No going back - 6 imperatives to win

The crisis has upended the world in which banks operate in terms of customer behavior, ways of working, and government actions.

McKinsey’s European customer survey shows how customer behavior and needs have changed over the past month: digital engagement levels have climbed up to 20 percent, the use of cash has halved, 30 to 40 percent of customers have expressed a greater need for advice, while 20 to 40 percent want products to help them through the crisis. 4 Pension shortfalls are a particular challenge with those close to retirement facing a very immediate problem. Banks will need to reflect on the propositions and channels through which they can best meet these evolving needs.

See:  Open banking review faces ‘worrying’ delay as pandemic drives Canadians to fintech

  1. Innovate new products and propositions. COVID-19 has triggered a range of new financial needs that are waiting to be addressed.
  2. Lock in the shift to digital sales and service, and reshape physical distribution. In just a couple of months, customers’ adoption of digital banking has leapt forward by a couple of years.
  3. Create a structurally leaner and scalable cost base. To offset the effect of spiking risk costs and sluggish income, and to free up resources for building digital capabilities, banks need to aim for a cost improvement of 25 to 35 percent (or 20 to 30 percent net increase after reinvestments) over the next two to three years.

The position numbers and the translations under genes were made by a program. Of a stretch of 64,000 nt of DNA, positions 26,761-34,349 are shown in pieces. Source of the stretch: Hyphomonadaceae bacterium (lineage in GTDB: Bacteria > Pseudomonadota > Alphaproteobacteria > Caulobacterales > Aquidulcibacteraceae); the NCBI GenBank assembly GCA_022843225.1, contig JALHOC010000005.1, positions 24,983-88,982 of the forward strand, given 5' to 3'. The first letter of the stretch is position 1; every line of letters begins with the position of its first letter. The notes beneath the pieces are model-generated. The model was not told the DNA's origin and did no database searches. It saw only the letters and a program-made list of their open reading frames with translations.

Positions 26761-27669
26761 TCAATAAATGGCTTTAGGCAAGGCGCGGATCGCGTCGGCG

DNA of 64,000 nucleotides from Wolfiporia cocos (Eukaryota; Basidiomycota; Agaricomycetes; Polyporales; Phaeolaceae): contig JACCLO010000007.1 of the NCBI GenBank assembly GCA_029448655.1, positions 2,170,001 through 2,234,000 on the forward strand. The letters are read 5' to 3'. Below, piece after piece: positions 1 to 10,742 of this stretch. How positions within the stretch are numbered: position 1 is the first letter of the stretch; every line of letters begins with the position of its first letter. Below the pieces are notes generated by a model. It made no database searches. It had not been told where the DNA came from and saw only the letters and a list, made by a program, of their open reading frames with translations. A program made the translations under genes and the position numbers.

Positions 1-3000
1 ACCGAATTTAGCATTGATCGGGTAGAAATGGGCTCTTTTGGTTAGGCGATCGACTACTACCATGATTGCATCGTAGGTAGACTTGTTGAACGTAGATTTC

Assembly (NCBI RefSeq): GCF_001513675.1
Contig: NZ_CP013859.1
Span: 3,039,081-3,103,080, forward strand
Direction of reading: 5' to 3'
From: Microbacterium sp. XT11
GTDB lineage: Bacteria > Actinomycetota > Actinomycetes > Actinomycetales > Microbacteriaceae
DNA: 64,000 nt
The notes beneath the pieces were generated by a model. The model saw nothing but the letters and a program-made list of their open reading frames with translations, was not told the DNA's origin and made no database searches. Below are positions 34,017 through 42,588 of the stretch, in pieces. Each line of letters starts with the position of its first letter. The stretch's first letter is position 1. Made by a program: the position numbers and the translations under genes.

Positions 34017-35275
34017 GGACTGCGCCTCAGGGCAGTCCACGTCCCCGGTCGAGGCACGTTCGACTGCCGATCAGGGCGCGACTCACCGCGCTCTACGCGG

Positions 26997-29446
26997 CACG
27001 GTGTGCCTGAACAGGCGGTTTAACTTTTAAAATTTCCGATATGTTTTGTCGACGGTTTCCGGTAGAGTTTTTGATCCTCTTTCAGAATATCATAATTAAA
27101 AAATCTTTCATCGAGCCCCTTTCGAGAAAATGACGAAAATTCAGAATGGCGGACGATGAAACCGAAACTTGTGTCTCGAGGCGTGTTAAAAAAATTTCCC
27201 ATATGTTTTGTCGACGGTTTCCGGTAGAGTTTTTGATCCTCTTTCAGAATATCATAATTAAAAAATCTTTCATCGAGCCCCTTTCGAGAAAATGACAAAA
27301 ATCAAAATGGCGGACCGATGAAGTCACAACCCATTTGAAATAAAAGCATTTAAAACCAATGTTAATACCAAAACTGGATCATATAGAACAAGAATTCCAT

4. Reset the organization and technology for speed. During the lockdown, many bank teams turned agile overnight and delivered the impossible—such as enabling thousands of employees to work from home, or deploying new digital journeys in record time.
  5. Double down on risk and capital management. Credit losses will be the defining differentiator of performance over the next year. Early detection and proactive intervention are critical to manage non-performing loans.
  6. Rebalance the business mix and seek targeted M&A deals. Industry landscapes are often redrawn after crises.

See:  COVID-19: A Test Of The Stakeholder Approach

The role of banks in society: A time for purpose-driven choices